During the symposium, FSSAI CEO Pawan Agarwal announced that the national food regulator will roll out 100 additional 'safe street food hubs' across the country on the lines of the one opened in September at Kankaria Lake, Ahmedabad. The FSSAI also proposes to replicate the Eat Right Mela, held at the Indira Gandhi National Centre for the Arts (IGNCA) in the capital in early December, in 40 cities and towns around India.

The FSSAI also partnered with the symposium to hold the first-ever Indo-Nordic Food Policy Workshop, where a delegation from the Nordic Food Policy Lab and the Danish Food and Veterinary Administration, led by Mads Frederik Fischer-Moller, Senior Adviser (Agriculture), Nordic Council of Ministers, showcased the public health policy interventions made in the Nordic countries while their FSSAI counterparts highlighted the achievements of the Eat Right Movement.

(From left) Chef Asma Khan, founder of Darjeeling Express restaurant in London, FSSAI CEO Pawan Agarwal, Priya Paul, chairperson of the Apeejay Surrendra Park Hotels, and Sanjoo Malhotra.  

Among the international celebrities from the food and nutrition sectors who participated in the symposium included Claus Meyer, co-founder of NOMA (the world's No. 1 restaurant till it shut down two years ago) and global philanthropist; Dr Harald Stossier, wellness guru and founder of the highly sought-after Viva Mayr Clinic (Known for its strict diet plan and chewing techniques and touted the ultimate detox destination) in Austria; Paul Newnham, director of the London-based SDG2 Advocacy Hub, who launched the Chefs' Manifesto with the Young Chefs Association for Sustainable India; Vineet Bhatia, prolific chef-restaurateur and first Indian to be honoured with a Michelin star, who conducted a public cookery class at the Eat Right Mela; Colleen Taylor Sen, noted food historian and author of Fasting, Feasting: A History of Food in India; Asma Khan, author of Asma's Indian Kitchen and founder of the celebrated London restaurant, Darjeeling Express; Romy Hardeep Gill, celebrated UK chef and radio and television personality; Johan Jorgensen, co-founder, Sweden Foodtech; Sujan Sarkar, acclaimed exponent of Modern Indian Cuisine and founder of Rooh (San Francisco) and Baar Baar (New York City); and Justin Horne, the young eco-chef and zero waste/circular economy cooking maestro from London.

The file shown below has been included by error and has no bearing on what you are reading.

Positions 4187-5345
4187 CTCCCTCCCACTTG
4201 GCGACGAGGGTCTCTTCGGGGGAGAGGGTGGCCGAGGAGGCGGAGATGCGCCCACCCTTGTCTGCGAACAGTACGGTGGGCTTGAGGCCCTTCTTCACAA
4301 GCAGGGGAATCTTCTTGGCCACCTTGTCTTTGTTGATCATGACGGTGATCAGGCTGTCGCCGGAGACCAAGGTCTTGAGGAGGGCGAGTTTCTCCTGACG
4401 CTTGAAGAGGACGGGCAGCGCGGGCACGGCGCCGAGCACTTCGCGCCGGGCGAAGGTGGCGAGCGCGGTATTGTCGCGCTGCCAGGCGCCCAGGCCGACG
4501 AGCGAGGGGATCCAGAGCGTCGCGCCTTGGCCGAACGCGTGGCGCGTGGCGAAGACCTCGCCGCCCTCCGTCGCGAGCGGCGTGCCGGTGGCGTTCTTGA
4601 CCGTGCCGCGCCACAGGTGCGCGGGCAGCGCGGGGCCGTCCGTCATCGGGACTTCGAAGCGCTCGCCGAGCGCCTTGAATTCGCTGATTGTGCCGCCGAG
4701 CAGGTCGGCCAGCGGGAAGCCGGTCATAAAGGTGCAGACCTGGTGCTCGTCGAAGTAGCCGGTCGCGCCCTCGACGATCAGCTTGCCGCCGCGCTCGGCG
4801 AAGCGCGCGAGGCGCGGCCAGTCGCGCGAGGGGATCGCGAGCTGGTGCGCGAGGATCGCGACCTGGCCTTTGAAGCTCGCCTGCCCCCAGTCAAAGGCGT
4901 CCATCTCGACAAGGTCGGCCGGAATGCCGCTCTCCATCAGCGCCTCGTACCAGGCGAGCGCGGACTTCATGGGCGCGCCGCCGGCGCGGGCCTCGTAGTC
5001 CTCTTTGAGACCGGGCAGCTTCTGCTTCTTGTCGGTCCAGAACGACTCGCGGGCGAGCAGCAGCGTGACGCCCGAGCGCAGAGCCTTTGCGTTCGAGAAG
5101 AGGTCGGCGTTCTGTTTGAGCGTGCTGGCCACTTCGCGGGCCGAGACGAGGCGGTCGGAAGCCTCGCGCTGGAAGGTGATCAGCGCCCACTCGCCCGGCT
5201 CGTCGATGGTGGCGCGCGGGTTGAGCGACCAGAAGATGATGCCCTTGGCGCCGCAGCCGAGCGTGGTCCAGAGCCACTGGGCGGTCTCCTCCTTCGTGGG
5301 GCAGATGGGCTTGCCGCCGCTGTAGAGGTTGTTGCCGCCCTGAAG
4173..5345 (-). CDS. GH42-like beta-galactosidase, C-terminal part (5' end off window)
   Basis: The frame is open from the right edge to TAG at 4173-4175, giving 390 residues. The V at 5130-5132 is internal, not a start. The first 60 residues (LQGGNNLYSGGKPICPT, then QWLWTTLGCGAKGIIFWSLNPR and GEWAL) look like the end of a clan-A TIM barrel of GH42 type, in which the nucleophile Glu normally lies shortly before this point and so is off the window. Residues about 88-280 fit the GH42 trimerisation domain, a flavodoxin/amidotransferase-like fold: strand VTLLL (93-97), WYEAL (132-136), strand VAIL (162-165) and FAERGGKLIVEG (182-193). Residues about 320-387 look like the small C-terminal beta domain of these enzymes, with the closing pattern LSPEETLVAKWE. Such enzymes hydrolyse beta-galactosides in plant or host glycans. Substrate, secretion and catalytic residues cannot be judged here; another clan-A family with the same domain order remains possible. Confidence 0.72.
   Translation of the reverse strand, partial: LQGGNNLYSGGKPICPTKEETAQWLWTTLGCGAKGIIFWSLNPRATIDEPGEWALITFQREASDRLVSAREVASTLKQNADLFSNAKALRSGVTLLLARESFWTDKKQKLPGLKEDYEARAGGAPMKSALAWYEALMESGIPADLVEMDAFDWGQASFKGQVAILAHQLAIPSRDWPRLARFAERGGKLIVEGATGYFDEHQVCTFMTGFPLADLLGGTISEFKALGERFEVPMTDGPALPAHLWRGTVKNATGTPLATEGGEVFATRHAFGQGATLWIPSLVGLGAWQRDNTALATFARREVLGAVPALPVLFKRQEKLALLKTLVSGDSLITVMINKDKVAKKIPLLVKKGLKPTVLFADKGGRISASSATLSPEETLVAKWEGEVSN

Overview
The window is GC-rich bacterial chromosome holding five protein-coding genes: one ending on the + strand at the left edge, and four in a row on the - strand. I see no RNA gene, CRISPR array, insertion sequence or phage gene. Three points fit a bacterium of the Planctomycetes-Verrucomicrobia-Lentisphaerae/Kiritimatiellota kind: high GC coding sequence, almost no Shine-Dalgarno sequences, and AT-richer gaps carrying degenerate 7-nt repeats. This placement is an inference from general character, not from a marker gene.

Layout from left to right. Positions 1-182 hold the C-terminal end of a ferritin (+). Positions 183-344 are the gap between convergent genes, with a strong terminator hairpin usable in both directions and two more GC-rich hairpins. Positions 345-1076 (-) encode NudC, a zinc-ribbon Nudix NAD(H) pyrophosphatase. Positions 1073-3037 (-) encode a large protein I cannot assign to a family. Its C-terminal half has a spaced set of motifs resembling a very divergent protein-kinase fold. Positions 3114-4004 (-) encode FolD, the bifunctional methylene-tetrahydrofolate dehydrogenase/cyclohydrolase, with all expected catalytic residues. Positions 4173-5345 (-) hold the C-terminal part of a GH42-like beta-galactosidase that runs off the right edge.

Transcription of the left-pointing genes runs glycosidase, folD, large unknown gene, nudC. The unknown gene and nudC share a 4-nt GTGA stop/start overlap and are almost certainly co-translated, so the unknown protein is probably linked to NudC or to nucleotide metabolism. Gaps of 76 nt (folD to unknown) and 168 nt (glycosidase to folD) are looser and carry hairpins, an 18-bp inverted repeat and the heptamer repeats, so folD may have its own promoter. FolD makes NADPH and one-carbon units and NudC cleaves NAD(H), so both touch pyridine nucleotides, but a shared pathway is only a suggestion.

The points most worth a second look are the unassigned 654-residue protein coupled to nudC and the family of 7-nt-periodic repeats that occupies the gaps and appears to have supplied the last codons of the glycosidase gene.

Speaking at the symposium, Claus Meyer said, “The Tasting India Symposium is trying to address real issues with food by making all the stakeholders participate in discussions of this nature.  Our ambition with NOMA had never been just to make it profitable, but to change the food culture and engage the stakeholders in the agenda. We re-define luxury by seeking out deliciousness with healthiness using the humblest ingredients.” 

Chef Vineet told The Punch Magazine that the symposium was all about celebrating India, its culture, food and people. “It’s a fantastic initiative. I hope it continues to grow every year,” he said. 

(From left) Chef Asma Khan, Keshav Suri, Executive Director, The LaLiT hotels, Sanjoo Malhotra, Sourish Bhattacharya, Chef Vineet Bhatia, his wife Rashima, and Romy Gill, owner and head chef at Romy's Kitchen in Thornbury, England  

Chef Abhishek Basu and Asma Khan curated a collection of Anything But Ordinary flavours at The Park The evening was a trail of tantalising street foods of India. There was something for everyone, with counters from Kerala offering Puttu, Kadala, Duck Mappas; Punjab stall offering Amritsari Chole and Virudhnagar Koothu Paratha; The Kolkata counter tempting people with Rannaghor and Kathi Rolls, Koshomangsho and more. For Dilliwalahs, there were specialties from the streets of Nizamuddin and Chandni Chowk. The evening also saw a scintillating conversation between Priya Paul, chairperson, The Park Hotels, Agarwal, Malhotra, Chef Basu and Khan, and Meyer. 

Basu, executive chef at The Park, said the idea behind Anything But Ordinary food experiences was to present how India loves to eat. “We champion sustainable ingredients and primary producers through our menu and we look ahead to reach the global goals of sustainability through our commitment to the community and the planet. Nutrition and well-being will be the third dimension we emphasise on, consciously curating a well-balanced meal for the people through Fire and our seasonal menus,” he said.

Chef Khan said she was an immigrant at heart. "In the West, the word immigrant is almost used as an abuse. Despite that I was picked as the first British Chef woman of color. This is my second innings. I think when people make these gestures and decisions, a lot of people get inspired. The gesture of being inclusive or of taking someone on board because they are different makes a great difference,” she said. 

In a sense, Tasting India Symposium sets out to celebrate the variety and inclusivity Khan is referring to. And, of course, equality. May be it’s time right to food, defined as Directive Principle of State Policy in the Indian Constitution, is made a fundamental right. Till then, initiatives like Tasting India Symposium can go a long way in ensuring that few around the country have to live on for days on empty stomachs. And often die due to starvation or malnutrition.